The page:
Wealth, Race, and Mortality

TitleWealth, Race, and Mortality
Publication TypeJournal Article
Year of Publication2003
AuthorsBond, SA, Krueger, PM, Rogers, RG, Hummer, RA
JournalSocial Science Quarterly
Volume84
Issue3
Pagination667-684
Call Numberpubs_2003_Bond_03.pdf
KeywordsDemographics, Health Conditions and Status, Net Worth and Assets
Abstract

Objective. We explore, first, whether wealth relates to mortality risk independent of income and education, and second, whether wealth closes the black-white gap in U.S. adult mortality while controlling for other socioeconomic and sociodemographic factors. Methods. We employ the Cox proportional hazards models on data from the 1992 wave of the Health and Retirement Study linked to deaths through 1998, to analyze pre-retirement adult mortality in the United States. Results. The findings suggest that broader measures of SES, including wealth, are significant for understanding adult mortality. Further, vastly lower asset holdings among blacks, compared to whites, not only affects their financial wellbeing but also their survival prospects. Conclusions. Research and social policies that aim to understand and close health disparities in the United States may be poorly conceived if they ignore the impact of wealth on premature adult mortality.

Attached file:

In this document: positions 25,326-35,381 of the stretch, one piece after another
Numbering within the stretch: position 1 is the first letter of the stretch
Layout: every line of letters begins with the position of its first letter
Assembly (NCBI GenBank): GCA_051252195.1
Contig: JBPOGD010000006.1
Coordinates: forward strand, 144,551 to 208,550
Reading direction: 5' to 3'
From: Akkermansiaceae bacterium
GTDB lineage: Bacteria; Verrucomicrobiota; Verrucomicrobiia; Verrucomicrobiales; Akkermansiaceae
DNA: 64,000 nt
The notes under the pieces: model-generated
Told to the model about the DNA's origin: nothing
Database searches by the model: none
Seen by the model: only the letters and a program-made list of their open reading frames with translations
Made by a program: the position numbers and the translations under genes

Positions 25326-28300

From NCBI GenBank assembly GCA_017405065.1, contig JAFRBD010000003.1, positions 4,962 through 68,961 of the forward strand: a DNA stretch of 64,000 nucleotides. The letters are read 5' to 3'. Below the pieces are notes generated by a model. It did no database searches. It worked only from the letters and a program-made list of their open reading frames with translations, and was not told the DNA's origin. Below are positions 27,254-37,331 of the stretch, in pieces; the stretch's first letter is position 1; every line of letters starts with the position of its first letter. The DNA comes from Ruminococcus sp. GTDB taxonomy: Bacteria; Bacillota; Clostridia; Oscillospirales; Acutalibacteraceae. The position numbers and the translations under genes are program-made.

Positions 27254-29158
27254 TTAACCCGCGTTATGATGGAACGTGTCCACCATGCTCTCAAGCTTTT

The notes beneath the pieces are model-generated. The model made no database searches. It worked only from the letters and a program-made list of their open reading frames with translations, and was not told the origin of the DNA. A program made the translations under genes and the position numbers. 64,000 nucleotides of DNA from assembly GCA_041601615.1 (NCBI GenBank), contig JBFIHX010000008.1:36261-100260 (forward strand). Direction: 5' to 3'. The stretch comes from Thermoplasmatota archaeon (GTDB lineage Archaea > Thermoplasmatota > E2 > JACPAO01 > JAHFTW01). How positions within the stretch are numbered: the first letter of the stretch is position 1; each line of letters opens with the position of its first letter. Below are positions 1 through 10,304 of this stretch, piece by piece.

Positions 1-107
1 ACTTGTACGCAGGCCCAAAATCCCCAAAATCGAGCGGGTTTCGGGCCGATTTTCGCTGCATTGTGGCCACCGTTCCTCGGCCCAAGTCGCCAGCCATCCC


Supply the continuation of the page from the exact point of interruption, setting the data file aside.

Endnote Keywords

Racial Differences/Socioeconomic Status/Mortality/Wealth

Endnote ID

11942

Citation Key6870